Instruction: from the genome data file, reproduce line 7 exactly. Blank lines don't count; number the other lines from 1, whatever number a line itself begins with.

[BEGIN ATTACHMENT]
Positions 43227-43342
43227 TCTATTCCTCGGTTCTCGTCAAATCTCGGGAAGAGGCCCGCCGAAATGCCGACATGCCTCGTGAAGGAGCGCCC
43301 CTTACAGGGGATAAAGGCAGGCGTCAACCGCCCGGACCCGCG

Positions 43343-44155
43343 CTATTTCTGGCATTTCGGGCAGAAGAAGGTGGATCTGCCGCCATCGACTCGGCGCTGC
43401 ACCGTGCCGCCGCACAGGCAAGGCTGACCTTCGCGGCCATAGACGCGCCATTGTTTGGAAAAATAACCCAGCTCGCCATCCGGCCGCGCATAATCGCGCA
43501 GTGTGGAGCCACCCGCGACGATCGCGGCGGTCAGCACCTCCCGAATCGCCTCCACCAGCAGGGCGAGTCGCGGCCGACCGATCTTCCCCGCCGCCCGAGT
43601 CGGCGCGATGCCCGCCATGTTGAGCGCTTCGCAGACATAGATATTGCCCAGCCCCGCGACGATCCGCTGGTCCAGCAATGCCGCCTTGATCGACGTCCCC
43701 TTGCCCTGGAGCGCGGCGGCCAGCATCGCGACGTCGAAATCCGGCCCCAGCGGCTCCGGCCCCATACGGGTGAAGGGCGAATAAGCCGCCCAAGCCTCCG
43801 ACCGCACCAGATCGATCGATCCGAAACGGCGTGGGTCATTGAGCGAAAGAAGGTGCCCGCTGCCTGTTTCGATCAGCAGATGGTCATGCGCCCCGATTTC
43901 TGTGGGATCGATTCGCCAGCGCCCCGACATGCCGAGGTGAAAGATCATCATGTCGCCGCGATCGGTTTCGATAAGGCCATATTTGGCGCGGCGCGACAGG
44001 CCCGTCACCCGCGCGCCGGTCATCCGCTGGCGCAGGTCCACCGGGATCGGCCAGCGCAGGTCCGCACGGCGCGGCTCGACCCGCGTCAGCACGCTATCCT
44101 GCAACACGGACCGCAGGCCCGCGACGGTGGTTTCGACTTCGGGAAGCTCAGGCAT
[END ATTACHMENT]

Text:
43501 GTGTGGAGCCACCCGCGACGATCGCGGCGGTCAGCACCTCCCGAATCGCCTCCACCAGCAGGGCGAGTCGCGGCCGACCGATCTTCCCCGCCGCCCGAGT